“Yesterday is not ours to recover but tomorrow is ours to win or to lose.” - Lyndon B. Johnson

April 29, 2019

Instead of scrutinising the past, we should regularly identify avenues for improvement and apply them quickly.

Those who study project management become quickly aware of the importance of lessons learned. Considerable emphasis is placed on the possibility for a company to learn from its mistakes so that it manages projects better in the future. Unfortunately, this exercise is often carried out at the end of a project, when it is likely that the team will have already been reassigned to new projects. Moreover, a project being by definition a unique experience, most of the good ideas cannot be applied as they are. All we’ll be left with is a nice project report, nothing more.

 

I prefer a more dynamic, tangible approach such as Scrum.

 

According to this approach, at least every four weeks we need to assess what should be improved in the team’s way of working. We project ourselves into the future with real ideas that can be quickly be tested. The past is used to identify areas for improvement, but we do not linger there longer than necessary.

 

This is a simple approach:

  1. First identity the facts – What can we improve today or tomorrow to achieve our goals? Don’t lose too much time repeating who did what and why. What matters are the avenues for improvement.

  2. Identify actions to improve and choose one to apply immediately

  3. Carry out this action

  4. Assess the outcome

  5. Start over under Step 1

 

This is like the PDCA process (Plan Do Control Act) used in many management methods and in quality assurance.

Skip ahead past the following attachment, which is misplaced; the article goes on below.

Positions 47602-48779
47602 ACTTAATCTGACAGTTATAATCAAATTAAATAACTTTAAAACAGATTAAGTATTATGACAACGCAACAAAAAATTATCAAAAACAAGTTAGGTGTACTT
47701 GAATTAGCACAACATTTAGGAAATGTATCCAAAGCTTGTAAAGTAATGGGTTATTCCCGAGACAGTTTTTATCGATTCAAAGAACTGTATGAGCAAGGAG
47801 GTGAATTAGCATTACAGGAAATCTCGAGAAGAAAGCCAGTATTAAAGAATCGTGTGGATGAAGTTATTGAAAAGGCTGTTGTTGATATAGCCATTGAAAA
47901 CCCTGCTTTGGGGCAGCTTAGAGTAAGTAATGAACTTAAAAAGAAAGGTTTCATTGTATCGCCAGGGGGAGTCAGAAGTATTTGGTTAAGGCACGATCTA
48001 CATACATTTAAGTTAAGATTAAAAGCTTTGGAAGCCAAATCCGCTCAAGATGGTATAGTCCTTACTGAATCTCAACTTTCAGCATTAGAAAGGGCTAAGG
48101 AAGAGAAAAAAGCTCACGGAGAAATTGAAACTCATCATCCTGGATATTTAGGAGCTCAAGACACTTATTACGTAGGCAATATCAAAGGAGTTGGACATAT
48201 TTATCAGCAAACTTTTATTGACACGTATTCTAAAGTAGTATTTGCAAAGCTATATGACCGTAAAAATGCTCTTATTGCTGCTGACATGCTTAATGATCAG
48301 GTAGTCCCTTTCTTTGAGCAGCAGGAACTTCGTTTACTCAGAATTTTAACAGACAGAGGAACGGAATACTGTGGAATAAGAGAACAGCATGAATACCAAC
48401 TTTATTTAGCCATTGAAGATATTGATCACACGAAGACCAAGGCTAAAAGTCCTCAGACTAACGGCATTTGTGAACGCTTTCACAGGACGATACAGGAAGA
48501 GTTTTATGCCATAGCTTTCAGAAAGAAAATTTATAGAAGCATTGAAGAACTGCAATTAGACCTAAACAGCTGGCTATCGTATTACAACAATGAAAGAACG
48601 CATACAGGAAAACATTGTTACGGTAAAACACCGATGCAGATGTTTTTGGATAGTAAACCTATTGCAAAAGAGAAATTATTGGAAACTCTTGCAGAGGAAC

Here is a real-life example:

  1. The facts: Koud cannot finish his tasks on time because another project is taking more time than expected.

  2. The avenues for improvement are:

  • Discuss with the manager of the second project

  • Help Koud realise that he is spending too much time on one project at the expense of the other one

  • Encourage Koud to refuse a task if the expected time exceeds his availability  

  • Add resources to one project or the other

Let’s assume that the second idea is retained.

 

Before accepting an additional task, Koud will make sure he has enough time to achieve what he has already committed to do. The hourly reporting system will be used to give him real-time information.

  1. Implementation of the idea during a week.

  2. Assessment: After a week, the situation has improved but it is difficult for Koud to say no to his colleagues from the other team.

  3. Return to Step 1 and 2: we decide to discuss with the manager of the other project to explain the chosen way of working and ask for his or her support.

In this approach, we did not lose time asking ourselves why Koud found himself in this situation. The focus was on finding solutions. Past was deemed present as the team looked for solutions. It was however not scrutinized to the point of being described item by item. In addition to saving time, this approach prevents teams from going on the defensive, thus leading to a more positive atmosphere. Moreover, by reviewing early on, we can immediately apply ideas for improvement rather than dropping them and moving on to another project.

 

What about you ? Do you have similar or different experiences? Let me know, I'll be happy to discuss it with you!

 

 

Artwork : Mélanie Bénard Tremblay, 2019, © Marakoudja.

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Michèle Richard | +41 79 770 65 86 | michele.richard@marakoudja.com